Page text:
Cervical spinal surgery is a delicate complex operation used for problems in the part of the spine that run through the neck area and which involve the vertebrae, disks, and nerves. The cervical area refers to seven vertebrae and eight pairs of spinal nerves (C1 to C8).
The medical conditions that people commonly experience in this area are herniation and stenosis and both need surgery as a treatment method.
A herniated intervertebral disk or slipped disk as it is more commonly known as occurs when a part or all parts of a disk move from its place or break open due to injury or strain and force through a weakened disk. This places pressure on spinal nerves located inside the disk causing extreme pain, weakness and numbness.
A slipped disk usually occurs in the lower back or lumbar area of the spine and affects middle-aged and older men more often than any other population. Others are born with the condition.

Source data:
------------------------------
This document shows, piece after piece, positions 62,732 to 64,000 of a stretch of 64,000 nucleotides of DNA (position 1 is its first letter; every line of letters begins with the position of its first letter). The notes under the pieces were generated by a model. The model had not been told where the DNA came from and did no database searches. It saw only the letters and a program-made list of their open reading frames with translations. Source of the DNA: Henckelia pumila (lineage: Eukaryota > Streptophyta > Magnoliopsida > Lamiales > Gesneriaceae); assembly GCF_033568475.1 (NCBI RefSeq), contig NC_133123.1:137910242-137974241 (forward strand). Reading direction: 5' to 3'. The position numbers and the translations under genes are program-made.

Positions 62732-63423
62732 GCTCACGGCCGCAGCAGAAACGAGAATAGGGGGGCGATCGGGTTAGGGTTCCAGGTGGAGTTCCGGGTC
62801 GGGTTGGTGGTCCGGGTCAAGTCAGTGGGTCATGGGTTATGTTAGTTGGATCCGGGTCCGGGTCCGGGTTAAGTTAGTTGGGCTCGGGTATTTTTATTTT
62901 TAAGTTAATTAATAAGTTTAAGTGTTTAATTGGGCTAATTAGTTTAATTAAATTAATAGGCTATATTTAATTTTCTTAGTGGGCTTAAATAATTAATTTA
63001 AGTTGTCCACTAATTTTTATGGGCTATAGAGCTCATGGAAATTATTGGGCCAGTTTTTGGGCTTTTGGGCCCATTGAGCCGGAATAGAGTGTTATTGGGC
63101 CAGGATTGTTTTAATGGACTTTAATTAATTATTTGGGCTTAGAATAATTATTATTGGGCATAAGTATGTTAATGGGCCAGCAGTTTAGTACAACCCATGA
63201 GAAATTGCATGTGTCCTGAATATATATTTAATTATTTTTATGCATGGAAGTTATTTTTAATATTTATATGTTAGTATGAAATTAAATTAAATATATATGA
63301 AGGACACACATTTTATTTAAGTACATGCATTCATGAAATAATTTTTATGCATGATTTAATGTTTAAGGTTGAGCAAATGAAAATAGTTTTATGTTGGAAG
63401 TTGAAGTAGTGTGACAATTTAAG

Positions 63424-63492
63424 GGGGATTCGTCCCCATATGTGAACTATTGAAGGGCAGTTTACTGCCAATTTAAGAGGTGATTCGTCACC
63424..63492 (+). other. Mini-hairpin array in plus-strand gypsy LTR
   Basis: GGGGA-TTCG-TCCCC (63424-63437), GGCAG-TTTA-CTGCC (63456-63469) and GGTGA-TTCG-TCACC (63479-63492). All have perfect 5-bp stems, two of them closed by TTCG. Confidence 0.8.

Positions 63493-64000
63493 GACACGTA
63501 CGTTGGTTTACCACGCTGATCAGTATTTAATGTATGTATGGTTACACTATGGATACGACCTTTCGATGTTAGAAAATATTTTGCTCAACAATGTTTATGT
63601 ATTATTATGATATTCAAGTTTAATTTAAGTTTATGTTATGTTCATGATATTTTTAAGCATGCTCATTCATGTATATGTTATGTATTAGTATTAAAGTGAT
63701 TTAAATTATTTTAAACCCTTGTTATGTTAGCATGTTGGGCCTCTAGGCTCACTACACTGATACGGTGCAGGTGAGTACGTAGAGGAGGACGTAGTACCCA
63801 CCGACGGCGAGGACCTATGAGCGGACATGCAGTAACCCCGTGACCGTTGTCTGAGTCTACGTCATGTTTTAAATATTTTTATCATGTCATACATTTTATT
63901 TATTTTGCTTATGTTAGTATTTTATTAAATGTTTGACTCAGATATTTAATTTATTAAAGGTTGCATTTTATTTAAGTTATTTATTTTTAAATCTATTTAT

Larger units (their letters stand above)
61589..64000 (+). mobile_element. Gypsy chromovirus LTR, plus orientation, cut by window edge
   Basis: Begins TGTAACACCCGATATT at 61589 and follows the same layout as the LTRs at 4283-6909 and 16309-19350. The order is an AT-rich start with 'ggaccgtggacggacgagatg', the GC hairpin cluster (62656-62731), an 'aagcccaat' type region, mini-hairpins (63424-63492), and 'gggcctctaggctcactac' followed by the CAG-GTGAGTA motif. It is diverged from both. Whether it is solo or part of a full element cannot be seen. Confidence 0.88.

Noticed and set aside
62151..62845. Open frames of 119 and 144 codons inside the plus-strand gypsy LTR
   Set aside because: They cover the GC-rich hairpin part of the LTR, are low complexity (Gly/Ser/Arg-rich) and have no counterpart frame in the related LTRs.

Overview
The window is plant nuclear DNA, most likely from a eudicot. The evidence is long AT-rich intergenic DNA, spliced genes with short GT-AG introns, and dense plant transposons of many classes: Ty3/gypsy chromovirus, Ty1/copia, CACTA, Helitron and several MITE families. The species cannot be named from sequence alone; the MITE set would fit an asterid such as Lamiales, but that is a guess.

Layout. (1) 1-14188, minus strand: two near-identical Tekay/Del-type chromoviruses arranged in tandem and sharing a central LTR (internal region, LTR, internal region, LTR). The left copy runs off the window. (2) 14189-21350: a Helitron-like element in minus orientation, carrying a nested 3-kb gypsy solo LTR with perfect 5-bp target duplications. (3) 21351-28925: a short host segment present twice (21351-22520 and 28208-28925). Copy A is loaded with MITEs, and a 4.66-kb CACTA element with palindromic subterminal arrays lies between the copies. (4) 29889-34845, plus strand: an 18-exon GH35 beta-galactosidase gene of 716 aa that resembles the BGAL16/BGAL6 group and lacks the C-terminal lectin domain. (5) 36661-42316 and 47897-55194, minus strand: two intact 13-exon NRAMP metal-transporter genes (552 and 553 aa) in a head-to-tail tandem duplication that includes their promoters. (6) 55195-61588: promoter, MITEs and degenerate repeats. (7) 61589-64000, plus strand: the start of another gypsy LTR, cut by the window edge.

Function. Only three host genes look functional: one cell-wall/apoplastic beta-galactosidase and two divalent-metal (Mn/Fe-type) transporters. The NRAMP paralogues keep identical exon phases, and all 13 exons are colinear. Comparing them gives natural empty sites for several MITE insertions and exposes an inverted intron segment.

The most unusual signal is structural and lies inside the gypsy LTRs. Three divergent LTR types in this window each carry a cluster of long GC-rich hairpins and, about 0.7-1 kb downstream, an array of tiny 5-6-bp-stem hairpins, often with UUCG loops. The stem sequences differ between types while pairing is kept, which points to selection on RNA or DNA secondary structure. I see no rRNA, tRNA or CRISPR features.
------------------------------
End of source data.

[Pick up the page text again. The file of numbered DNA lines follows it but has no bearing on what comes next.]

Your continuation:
Spinal stenosis is narrowing of the spinal column due to age as disks start to shrink when they become drier. The narrowing can also be due to the swapping of bones and ligaments due to arthritis or inflammation. The narrowing condition puts pressure on the spinal cord.
There are various methods of cervical spinal surgery depending on the origin of the problem. If the problem, for example, is just one herniated disk, it may only need a surgical cut either in the front or back part of the body and simply removed. But, if the problem is more than one disk, the surgeon needs to fuse the directory to make it stable before removing the affected disks.
Cervical spinal fusion can be done in three ways:
• Bone taken from another part of the body or through bone graft is used as a between vertebrae to promote growth of a new bone.
• Instead of bone, metal implants may also be used to hold vertebrae together until the spine is stabilized with the growth of new bone. Metal plates can be used as brace as it is screwed into the bone to fuse vertebrae that are nest to each other.
• The spine is fused after the entire vertebrae are removed or the spinal disk is removed and the adjoining vertebrae are fused.
Among the two common problems of the cervical spine, spinal stenosis is more complex to handle and manage and surgery is quite long and tedious. It could involve both a surgical cut to relieve spinal nerves of the pressure and then a successful spinal fusion to if removal of the bone caused instability in the spine.